Blu-ray audio quality: HDMI vs. optical

If HDMI and optical connections are both digital, why does HDMI provide better sound?

Shine a Light (DTS-HD Master Audio 5.1, Dolby TrueHD 5.1)

Shine a Light (DTS-HD Master Audio 5.1, Dolby TrueHD 5.1)

A reader recently asked us why, if HDMI and optical connections are both digital, HDMI provides better sound.

Neither of the S/PDIF standards for transferring digital audio -- optical and coaxial -- can transmit the bandwidth necessary for Blu-ray-specific audio formats like Dolby TrueHD, DTS HD Master Audio, and Linear PCM. That requires HDMI. Blu-ray players send Dolby TrueHD signals down S/PDIF cables as Dolby Digital, DTS HD MA as DTS, and 5.1 PCM as two-track stereo PCM. (Some players also have an option to convert everything to DTS.)

How serious a problem this is is a matter of opinion. Dolby Digital and DTS both use lossy compression, so some sound quality is lost. How much? In my opinion, Dolby Digital can still sound awesome, and DTS sounds even better, but TrueHD and Master Audio beat both of them.

You lose more with 5.1 surround LPCM soundtracks than you do with compressed tracks. Because S/PDIF can't handle that many uncompressed tracks, the player downmixes the signal to two-track stereo (hopefully with Dolby Surround encoding). Luckily, this type of soundtrack is very rare; I've only seen three 5.1 LPCM soundtracks, and they were all early Blu-ray releases.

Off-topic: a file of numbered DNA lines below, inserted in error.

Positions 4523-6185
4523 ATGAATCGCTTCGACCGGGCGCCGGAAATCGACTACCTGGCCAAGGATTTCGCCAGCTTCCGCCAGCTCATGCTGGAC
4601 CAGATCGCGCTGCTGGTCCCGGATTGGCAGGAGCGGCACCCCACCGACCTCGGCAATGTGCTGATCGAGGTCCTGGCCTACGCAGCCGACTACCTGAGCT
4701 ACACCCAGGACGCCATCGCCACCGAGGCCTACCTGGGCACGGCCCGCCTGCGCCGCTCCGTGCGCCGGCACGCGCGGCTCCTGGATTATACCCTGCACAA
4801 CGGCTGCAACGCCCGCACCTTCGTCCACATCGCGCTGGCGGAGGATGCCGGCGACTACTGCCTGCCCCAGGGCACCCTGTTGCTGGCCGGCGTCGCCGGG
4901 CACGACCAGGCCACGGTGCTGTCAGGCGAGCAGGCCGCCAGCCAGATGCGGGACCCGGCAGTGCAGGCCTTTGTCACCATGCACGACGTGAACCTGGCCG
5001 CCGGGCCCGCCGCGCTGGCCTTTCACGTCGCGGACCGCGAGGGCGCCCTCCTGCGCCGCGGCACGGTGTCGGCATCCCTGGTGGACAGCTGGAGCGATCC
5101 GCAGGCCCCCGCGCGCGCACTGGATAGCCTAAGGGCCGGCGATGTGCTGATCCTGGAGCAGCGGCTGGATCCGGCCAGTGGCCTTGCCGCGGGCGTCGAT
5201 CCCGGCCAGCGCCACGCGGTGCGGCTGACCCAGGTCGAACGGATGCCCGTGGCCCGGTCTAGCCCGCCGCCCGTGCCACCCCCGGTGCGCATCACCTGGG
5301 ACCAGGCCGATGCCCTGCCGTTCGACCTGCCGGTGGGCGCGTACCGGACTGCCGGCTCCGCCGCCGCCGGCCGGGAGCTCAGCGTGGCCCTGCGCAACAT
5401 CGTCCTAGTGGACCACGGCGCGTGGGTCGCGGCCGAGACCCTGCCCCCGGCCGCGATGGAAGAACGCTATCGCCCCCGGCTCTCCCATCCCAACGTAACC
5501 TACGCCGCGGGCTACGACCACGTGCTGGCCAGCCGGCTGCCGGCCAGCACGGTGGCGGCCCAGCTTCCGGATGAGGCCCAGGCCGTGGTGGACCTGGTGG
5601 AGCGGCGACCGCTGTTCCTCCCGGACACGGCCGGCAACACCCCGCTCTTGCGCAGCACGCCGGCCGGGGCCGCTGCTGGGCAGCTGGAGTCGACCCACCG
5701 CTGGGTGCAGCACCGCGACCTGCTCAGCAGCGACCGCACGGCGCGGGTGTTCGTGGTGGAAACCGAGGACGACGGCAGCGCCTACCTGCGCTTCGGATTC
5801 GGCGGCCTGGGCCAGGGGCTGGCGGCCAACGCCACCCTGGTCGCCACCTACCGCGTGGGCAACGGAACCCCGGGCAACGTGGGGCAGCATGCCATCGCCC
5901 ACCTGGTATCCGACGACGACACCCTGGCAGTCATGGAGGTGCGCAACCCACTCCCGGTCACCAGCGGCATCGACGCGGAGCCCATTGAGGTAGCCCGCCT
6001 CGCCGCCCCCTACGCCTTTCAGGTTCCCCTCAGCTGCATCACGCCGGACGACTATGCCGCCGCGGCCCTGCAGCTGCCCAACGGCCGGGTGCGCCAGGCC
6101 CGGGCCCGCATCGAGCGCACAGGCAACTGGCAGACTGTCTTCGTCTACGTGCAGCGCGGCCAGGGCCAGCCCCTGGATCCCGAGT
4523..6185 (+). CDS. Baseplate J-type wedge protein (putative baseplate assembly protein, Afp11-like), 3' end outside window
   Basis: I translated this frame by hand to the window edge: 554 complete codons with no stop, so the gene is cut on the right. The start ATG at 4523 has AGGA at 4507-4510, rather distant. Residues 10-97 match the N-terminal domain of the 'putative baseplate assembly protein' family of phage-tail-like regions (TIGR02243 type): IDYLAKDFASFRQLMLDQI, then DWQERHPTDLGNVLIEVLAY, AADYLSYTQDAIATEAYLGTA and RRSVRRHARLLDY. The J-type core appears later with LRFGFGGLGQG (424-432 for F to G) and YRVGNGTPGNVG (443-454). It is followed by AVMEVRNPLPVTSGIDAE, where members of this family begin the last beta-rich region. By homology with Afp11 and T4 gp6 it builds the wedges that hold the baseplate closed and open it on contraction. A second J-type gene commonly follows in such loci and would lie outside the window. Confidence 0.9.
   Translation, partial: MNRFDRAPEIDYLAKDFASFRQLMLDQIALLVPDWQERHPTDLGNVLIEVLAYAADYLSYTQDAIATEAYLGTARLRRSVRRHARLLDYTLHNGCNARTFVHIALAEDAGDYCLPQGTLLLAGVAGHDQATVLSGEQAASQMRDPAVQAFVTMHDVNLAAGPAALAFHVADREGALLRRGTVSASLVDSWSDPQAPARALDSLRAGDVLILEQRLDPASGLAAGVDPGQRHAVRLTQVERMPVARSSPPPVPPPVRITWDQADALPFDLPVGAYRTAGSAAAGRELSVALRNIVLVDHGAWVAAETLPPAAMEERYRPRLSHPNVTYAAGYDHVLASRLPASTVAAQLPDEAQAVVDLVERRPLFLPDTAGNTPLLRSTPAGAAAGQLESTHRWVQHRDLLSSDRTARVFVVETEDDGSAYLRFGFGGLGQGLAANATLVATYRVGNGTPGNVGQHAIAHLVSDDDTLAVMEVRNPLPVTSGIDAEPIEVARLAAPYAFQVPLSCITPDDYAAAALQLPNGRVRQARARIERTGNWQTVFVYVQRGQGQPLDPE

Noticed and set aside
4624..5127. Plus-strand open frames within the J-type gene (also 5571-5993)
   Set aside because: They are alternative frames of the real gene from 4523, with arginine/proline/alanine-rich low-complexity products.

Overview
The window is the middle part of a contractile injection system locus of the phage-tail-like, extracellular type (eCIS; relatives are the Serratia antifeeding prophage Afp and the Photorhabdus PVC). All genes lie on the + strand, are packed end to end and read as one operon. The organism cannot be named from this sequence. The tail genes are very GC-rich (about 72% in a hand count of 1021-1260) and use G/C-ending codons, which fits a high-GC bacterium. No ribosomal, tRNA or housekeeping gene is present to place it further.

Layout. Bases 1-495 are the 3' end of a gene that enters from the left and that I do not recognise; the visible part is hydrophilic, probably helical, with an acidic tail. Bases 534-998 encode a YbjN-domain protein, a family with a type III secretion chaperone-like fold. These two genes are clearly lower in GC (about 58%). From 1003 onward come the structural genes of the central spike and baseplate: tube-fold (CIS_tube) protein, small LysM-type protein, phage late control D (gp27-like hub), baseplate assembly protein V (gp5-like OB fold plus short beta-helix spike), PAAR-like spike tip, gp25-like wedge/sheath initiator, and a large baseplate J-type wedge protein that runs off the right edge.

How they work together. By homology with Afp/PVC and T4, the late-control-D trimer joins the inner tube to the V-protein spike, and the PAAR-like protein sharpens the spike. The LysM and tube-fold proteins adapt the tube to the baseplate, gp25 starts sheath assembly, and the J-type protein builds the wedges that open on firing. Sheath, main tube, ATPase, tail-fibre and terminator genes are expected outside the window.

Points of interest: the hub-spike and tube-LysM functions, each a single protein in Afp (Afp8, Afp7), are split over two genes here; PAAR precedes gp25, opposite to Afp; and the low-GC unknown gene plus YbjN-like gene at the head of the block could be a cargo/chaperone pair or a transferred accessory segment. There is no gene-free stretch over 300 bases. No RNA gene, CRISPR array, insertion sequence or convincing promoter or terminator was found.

To my knowledge, these high-quality, HDMI-requiring soundtracks don't exist in broadcast, cable, or satellite TV. You don't lose anything connecting your DVR, satellite, or cable box to your receiver with an optical or coax cable.

See also: Ten Best Blu-ray Movies For Audiophiles

Tags receiversHome TheaterDTSentertainment

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Lincoln Spector

PC World (US online)

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